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Disaster reveals dilemma of nuclear reliance

Containers scattered at an industrial complex in Sendai, northern Japan Keystone

As Japan reels from an earthquake, tsunami and nuclear emergency, an expert in risk and durable development tells about the implications of the disaster.

Dominique Bourg, a philosopher and professor at the Institute of Land Use Policies and Human Environment at Lausanne University, predicts that while life is going to get hard for countries that rely on nuclear power, there’s currently no major alternative.

On Tuesday Japan was still scrambling to avert a meltdown at a stricken nuclear plant after an explosion at one reactor and exposure of fuel rods at another, days after the devastating earthquake and tsunami that killed at least 10,000 people.

Millions in the tsunami-battered region north of Tokyo were without power and water in what Prime Minister Naoto Kan has called his country’s worst crisis since the Second World War. The catastrophes hitting Japan reveal how fragile we are when up against nature, despite – or perhaps because of – our technology. What would have happened had the quake occurred in the middle of the 20th century?

Dominique Bourg: More buildings would certainly have collapsed. Their current resistance to earthquakes is the positive side of technology.

On the other hand, we obviously wouldn’t have had the nuclear problem – or such big breakdowns in the communication and electricity networks. Also in those days national interdependence wasn’t so great, so the catastrophe would have affected only Japan. Today, industrially and probably also financially, the entire planet will be affected.

Japan is the sole producer of some goods, such as vital components of the iPhone or iPad or the steel for the nuclear power reactor tanks. I don’t know whether those factories have been hit, but the power plants which have had to be cooled with sea water will never start up again. This means the country will experience many months – possibly years – of electricity restrictions. That will be a serious shock for its industrial productivity. Japanese nuclear power plants were said to be the safest in the world…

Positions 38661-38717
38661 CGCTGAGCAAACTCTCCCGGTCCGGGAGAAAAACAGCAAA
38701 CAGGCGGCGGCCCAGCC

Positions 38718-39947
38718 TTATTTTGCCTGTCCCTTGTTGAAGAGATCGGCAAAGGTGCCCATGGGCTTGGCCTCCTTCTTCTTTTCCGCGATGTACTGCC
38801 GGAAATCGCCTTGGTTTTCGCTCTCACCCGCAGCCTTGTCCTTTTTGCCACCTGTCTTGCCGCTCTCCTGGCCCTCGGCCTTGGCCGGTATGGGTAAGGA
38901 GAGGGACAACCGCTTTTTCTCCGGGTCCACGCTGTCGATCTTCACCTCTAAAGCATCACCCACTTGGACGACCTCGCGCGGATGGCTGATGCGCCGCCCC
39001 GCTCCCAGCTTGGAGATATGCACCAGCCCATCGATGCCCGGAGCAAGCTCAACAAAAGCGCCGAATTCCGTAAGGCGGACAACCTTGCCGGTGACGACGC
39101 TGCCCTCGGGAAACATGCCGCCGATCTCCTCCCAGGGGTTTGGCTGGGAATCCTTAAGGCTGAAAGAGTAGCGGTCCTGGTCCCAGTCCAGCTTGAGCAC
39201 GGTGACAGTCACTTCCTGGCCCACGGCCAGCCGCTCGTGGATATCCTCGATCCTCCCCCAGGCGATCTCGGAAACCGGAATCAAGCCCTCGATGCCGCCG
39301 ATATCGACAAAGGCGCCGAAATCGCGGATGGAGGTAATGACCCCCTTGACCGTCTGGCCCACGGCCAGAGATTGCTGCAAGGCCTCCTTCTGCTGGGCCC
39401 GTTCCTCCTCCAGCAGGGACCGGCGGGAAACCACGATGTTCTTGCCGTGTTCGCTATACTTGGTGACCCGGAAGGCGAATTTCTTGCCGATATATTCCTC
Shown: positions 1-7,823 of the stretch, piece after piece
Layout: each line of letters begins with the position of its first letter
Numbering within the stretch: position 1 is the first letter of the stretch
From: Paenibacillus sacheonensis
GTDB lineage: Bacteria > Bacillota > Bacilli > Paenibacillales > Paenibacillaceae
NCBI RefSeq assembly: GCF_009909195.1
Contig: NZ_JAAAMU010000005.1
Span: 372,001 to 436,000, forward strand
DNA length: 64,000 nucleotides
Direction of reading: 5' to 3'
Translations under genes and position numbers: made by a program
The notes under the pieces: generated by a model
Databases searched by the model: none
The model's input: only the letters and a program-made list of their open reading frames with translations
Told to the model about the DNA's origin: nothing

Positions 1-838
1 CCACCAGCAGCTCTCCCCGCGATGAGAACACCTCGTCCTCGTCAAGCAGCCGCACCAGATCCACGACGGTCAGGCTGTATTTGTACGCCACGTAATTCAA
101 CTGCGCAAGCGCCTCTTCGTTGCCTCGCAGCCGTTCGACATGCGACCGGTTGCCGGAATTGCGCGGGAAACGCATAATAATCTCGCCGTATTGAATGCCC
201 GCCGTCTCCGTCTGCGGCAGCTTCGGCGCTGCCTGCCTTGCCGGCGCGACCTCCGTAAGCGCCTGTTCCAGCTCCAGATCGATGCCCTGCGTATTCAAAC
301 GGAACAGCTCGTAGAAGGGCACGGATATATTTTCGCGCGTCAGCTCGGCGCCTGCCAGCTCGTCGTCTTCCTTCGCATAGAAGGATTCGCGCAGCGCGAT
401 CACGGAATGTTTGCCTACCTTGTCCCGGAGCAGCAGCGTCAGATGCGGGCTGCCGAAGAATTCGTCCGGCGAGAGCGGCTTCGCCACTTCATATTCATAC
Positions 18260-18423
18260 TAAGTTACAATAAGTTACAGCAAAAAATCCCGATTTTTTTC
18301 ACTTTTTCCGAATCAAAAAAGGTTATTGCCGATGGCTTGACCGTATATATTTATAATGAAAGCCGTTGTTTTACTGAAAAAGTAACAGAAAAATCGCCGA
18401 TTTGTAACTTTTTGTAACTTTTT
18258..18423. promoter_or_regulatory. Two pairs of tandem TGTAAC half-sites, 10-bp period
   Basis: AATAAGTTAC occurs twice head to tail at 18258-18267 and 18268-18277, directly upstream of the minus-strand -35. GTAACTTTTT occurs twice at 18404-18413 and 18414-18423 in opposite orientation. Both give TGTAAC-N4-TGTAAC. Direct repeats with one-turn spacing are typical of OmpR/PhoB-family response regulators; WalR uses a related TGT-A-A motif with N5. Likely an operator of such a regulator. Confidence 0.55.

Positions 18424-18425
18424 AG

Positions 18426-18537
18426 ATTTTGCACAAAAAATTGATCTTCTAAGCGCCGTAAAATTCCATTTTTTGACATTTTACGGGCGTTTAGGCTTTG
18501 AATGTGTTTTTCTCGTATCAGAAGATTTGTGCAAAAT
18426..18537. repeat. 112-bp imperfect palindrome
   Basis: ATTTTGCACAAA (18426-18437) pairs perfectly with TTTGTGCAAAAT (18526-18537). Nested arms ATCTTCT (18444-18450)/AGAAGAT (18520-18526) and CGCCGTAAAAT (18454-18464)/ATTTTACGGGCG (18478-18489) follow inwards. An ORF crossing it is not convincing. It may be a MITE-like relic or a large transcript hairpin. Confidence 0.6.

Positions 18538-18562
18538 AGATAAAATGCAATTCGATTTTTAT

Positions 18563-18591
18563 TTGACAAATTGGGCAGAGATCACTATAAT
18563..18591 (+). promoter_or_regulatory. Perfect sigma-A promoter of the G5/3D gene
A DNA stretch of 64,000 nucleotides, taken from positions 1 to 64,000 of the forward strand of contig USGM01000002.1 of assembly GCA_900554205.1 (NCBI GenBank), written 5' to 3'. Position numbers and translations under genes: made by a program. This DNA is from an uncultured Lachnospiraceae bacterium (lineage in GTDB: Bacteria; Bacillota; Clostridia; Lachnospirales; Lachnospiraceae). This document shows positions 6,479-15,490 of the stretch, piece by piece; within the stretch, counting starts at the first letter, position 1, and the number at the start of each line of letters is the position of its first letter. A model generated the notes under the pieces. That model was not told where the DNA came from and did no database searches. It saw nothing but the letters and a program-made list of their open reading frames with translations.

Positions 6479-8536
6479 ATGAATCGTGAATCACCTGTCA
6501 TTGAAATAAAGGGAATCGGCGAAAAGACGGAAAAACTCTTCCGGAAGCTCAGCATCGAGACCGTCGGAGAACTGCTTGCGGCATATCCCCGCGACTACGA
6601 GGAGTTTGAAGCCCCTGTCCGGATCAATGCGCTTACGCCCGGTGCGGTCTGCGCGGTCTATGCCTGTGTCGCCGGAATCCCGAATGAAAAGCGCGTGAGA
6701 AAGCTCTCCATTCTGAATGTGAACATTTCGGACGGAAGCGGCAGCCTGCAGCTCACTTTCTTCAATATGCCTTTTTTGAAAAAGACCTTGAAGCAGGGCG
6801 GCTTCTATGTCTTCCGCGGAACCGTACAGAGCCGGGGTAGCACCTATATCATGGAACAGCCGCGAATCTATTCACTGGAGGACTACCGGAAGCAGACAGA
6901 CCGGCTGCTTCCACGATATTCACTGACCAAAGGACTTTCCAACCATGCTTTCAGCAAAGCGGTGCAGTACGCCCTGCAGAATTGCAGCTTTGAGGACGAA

D.B.: The plants were designed to resist an earthquake and a tsunami. And up to a point they’ve done that – they didn’t collapse. In general, when drawing up plans for this kind of resistance engineers even go a bit beyond what they think could be the maximum credible accident.

Another issue that totally changes things – and which has got nothing to do with the seismic problems or a tsunami – is that our sense of proportion in terms of natural risks has got nothing to do with what we’re going to experience in the coming century with climate change.

Whether we’re dealing with droughts, hurricanes or floods, our industrial installations – and I’m not thinking just about nuclear ones – are going to have to deal with conditions that risk being pretty surprising compared with what we’ve come up with in terms of security. We’re entering an unknown period. Throughout the 20th century humanity carried out an immense experiment on the biosphere – and without a safety net. We’re now slowly seeing the effects. To get back to the problem in Japan, do you think the shock will trigger a departure from nuclear energy and towards the decrease in energy consumption beloved by ecologists?